I don't think I've ever met anyone who enjoyed writing a resume. And why would they? Resume writing can be a soul-sucking exercise in self-promotion, often setting off an existential crisis leading one to question the meaning of life itself. And I'm not even exaggerating. Putting together your resume is like the career equivalent of going to the dentist. There is no hiding what you have or haven't done for the health of your career. And "keeping your resume updated" as so many people (like myself) admonish you to do is like flossing. No one does it until it's time to go to the dentist (or apply for a new job). So, my best advice is to AVOID RESU-MAYHEM (<<< see what I did there?) and give your resume a touch every six months or so.
Despite a few naysayers, the resume is still something you need to have, and it's not likely going anywhere anytime soon. For as technological as we have all become and as "Linked In" as we may be, the classic one-page resume is still the standard in a vast number of industries. So, what is one to do with resume-related anxiety? And, once you get past the anxiety, how do you ensure that your resume will stand out in the pile? Or even make it past the robots?
I am by no means a professional resume writer, and this is not a complete treatise on all-things-resume, but here are some thoughts and tools for crafting a resume you can feel good about.
1. Mindset. I have a tendency to be pretty hard on myself and feel like I should be much farther along in life than I actually am. I am also still in recovery from a raging case of Impostor Syndrome. But I learned a little trick: sometimes when I'm looking at my own resume, I pretend that it's actually the resume of a friend. Creating some psychological distance helps me view my experience and skills more objectively and honestly. Furthermore, I tend to speak kindly to my friends, which is equally important when I'm feeling vulnerable or inadequate—both of which are emotions that come up for me when I look at my resume.
A resume is a marketing tool. It is a highly curated representation of your experience and unique abilities. If there was ever a time to kick the inner critic to the curb, that time is now. Many of us are uncomfortable with the idea of marketing ourselves but would gladly sing the praises of others. So, I have to kind of flip a mental switch: if my friend had XYZ experience, how would I encourage them to talk about it?
Be prepared to advocate for yourself! Jay-Z was right, "closed mouths don't get fed." So, open up your mouth…err computer, and start being your own best friend.
2. Formatting. You guys. I love looking at pretty resumes! In my line of work, I get to look at a lot of resumes and, at first glance, I love the ones with crisp formatting and lots of whitespace and even a sense of (restrained) visual style. There are a bajillion resume formats to choose from: in Word, in Google Docs, and all over the internet. But here is the sad truth. Many of the jobs you are applying for online are being read by Applicant Tracking Systems (ATS). Applicant Tracking Systems are programs that companies use to manage and find the best candidates for open positions. Resume formatting has always been important, but with ATS it has become even more important. While technology is always evolving, right now the robots have a hard time "reading" more stylized resume formats thereby sucking even more fun out of a process that had almost zero fun to start with. This handy-but-depressing graph shows how they work.
You see why it's important to have a robot-friendly resume? I have switched my own resume over to an ATS-compatible template and I have to say…I miss my pretty resume! But, there are lots of good reasons to go the ATS-friendly route—namely, that your resume will actually stand a chance of being looked at. One aspect of how it works is that ATS look for keywords that match a particular job description. Chrissy Scivicque from Eat Your Career says,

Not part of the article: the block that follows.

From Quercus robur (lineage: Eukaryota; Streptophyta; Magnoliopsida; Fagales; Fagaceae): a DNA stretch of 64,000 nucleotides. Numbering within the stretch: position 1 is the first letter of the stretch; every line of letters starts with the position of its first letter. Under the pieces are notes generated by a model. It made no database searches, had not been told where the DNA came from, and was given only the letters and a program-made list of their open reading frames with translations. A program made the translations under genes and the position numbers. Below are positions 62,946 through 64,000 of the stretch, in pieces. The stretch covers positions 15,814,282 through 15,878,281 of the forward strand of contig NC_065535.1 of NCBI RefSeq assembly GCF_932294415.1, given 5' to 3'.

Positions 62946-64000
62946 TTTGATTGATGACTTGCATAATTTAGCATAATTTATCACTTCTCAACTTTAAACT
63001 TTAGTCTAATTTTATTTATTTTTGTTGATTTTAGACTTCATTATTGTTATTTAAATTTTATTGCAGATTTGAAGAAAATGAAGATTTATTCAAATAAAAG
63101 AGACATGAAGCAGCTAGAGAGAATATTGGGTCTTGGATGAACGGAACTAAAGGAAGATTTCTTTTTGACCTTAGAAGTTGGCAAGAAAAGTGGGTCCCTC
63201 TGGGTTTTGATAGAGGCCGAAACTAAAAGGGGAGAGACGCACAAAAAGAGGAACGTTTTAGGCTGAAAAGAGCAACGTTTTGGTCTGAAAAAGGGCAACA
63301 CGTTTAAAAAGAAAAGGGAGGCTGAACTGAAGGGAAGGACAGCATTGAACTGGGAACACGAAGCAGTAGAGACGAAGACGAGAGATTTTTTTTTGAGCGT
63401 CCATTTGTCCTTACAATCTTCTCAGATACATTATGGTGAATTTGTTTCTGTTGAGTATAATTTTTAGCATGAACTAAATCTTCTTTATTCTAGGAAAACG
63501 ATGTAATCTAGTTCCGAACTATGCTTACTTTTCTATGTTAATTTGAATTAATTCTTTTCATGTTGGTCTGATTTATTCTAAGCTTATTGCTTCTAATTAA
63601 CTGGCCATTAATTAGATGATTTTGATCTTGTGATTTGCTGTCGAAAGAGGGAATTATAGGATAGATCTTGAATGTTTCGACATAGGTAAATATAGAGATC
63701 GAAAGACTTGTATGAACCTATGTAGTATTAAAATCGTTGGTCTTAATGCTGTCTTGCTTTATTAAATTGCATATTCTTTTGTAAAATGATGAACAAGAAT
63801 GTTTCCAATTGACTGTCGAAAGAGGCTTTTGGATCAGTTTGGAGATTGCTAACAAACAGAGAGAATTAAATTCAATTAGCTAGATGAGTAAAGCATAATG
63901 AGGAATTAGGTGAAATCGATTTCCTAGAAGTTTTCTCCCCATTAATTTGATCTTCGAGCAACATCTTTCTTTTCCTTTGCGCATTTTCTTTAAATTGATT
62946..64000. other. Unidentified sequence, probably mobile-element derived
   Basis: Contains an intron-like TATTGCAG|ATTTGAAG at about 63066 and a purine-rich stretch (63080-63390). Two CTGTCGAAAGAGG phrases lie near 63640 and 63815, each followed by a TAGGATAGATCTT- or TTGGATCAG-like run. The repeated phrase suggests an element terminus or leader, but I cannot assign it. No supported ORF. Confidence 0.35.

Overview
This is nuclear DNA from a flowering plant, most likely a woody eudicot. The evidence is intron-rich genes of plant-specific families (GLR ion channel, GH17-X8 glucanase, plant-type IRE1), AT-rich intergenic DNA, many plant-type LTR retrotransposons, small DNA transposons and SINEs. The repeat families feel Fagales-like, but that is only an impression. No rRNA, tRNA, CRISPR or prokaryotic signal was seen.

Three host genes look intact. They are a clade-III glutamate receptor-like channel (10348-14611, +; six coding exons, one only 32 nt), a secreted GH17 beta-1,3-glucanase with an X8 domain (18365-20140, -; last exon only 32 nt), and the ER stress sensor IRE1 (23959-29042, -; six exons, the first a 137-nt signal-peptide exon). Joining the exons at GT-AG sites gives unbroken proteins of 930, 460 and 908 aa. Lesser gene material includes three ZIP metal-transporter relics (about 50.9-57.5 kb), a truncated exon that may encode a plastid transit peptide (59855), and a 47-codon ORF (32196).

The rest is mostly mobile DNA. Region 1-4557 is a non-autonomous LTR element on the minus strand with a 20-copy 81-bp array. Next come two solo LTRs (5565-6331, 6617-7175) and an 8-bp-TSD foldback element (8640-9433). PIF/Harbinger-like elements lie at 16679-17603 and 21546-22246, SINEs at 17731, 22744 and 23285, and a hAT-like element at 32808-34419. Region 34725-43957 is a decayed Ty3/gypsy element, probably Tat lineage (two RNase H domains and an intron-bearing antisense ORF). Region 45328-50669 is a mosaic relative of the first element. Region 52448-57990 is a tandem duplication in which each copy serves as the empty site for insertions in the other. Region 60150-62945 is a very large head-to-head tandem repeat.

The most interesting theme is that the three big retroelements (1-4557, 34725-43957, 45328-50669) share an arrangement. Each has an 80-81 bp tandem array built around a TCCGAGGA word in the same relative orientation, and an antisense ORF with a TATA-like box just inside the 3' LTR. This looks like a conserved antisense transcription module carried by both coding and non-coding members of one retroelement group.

"Research shows that 80 percent of recruiters search resume databases (both internal and external) for job-specific and industry-specific keywords. So without a keyword-rich resume, you're virtually invisible to 80 percent of recruiters…. A strong resume should have about 25-35 keywords liberally distributed throughout. However, many people also choose to include a straightforward bulleted list of keywords, just to make sure all the bases are covered. While this isn't as suave as skillfully weaving them into the text, it's a generally accepted best practice."
Normally, wordsmith that I am (rubs hands together), I'm into the whole "skillful weaving" thing, but I have also added the bulleted list section into my resume. Keyword selection is kind of tricky and the best advice is to mirror the exact wording in the job description. And don't assume the robots know that (for example) web development is the same as web developer. It's best to use the same. Exact. Word. The simpler the style and formatting and font you use the more likely your resume will be correctly "understood" by the ATS. So DEFINITELY no charts or tables or pictures or Comic Sans font, and it's also supposedly better to stay away from two column templates.
A fun tool to use is at Jobscan—where you can upload your resume and run a side-by-side scan with a job listing (you get a few free scans, but you'll have to pay for a membership if you plan on doing a bunch!). You can upload your resume and copy and paste a job description and it shows you how well you match up. I did this myself and it was more helpful than I anticipated!
IMPORTANT: Because you should be tailoring each resume/cover letter you send out, it's a smart tactic to create one generic resume that you can tweak for different opportunities. And if you work in a field like graphic design it may be a good idea to have one version for the computers and a more stylized one you can hand to people.
3. List the problems you solve—not your job duties. Here is where I think most people miss an opportunity. Revisiting your job description can jog your memory and lead to inspiration, but it's not enough just to write down your responsibilities. Under each position you've held, list not just what you did but why you did it and what difference it made. Most resume experts advise that whenever possible you should follow the "Problem-Action-Result" formula. They don't necessarily need to be written in that exact order, but each element should be present.
Instead of: Responsible for tracking client contacts
Try: Developed a new tracking system for client contacts reducing staff confusion and contributing to a 25% increase in program completion.
The general advice is always to quantify your achievements as much as possible, but sometimes that's hard. Use exact numbers when you can, but estimated numbers are also acceptable if you have a solid explanation to back it up. Even when the result can't be quantified make sure to show some kind of explicit impact, like "enhanced team cohesion."